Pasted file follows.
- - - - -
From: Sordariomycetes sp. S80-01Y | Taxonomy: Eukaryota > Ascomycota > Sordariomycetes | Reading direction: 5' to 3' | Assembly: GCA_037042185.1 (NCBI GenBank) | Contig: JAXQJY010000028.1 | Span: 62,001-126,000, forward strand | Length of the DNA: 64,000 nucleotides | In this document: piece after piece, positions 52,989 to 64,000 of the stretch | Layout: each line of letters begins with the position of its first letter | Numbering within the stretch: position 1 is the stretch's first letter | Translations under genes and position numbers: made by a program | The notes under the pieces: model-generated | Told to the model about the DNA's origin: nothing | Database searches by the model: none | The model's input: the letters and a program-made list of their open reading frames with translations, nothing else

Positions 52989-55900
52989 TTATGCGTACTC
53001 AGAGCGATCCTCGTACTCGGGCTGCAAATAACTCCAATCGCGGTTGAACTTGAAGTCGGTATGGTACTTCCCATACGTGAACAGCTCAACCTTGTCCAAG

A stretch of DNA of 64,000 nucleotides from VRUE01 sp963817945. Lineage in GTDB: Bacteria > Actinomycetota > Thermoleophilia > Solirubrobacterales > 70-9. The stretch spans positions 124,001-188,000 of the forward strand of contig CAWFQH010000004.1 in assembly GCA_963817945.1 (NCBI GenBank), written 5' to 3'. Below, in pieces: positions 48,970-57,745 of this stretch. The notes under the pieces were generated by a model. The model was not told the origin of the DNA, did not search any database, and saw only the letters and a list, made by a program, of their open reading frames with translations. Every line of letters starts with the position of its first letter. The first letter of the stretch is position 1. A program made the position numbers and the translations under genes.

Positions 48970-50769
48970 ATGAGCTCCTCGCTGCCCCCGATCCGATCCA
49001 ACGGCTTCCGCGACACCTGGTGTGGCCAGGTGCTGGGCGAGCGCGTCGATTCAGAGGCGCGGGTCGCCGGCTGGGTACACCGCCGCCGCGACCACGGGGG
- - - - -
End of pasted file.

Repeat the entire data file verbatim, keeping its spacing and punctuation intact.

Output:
From: Sordariomycetes sp. S80-01Y | Taxonomy: Eukaryota > Ascomycota > Sordariomycetes | Reading direction: 5' to 3' | Assembly: GCA_037042185.1 (NCBI GenBank) | Contig: JAXQJY010000028.1 | Span: 62,001-126,000, forward strand | Length of the DNA: 64,000 nucleotides | In this document: piece after piece, positions 52,989 to 64,000 of the stretch | Layout: each line of letters begins with the position of its first letter | Numbering within the stretch: position 1 is the stretch's first letter | Translations under genes and position numbers: made by a program | The notes under the pieces: model-generated | Told to the model about the DNA's origin: nothing | Database searches by the model: none | The model's input: the letters and a program-made list of their open reading frames with translations, nothing else

Positions 52989-55900
52989 TTATGCGTACTC
53001 AGAGCGATCCTCGTACTCGGGCTGCAAATAACTCCAATCGCGGTTGAACTTGAAGTCGGTATGGTACTTCCCATACGTGAACAGCTCAACCTTGTCCAAG

A stretch of DNA of 64,000 nucleotides from VRUE01 sp963817945. Lineage in GTDB: Bacteria > Actinomycetota > Thermoleophilia > Solirubrobacterales > 70-9. The stretch spans positions 124,001-188,000 of the forward strand of contig CAWFQH010000004.1 in assembly GCA_963817945.1 (NCBI GenBank), written 5' to 3'. Below, in pieces: positions 48,970-57,745 of this stretch. The notes under the pieces were generated by a model. The model was not told the origin of the DNA, did not search any database, and saw only the letters and a list, made by a program, of their open reading frames with translations. Every line of letters starts with the position of its first letter. The first letter of the stretch is position 1. A program made the position numbers and the translations under genes.

Positions 48970-50769
48970 ATGAGCTCCTCGCTGCCCCCGATCCGATCCA
49001 ACGGCTTCCGCGACACCTGGTGTGGCCAGGTGCTGGGCGAGCGCGTCGATTCAGAGGCGCGGGTCGCCGGCTGGGTACACCGCCGCCGCGACCACGGGGG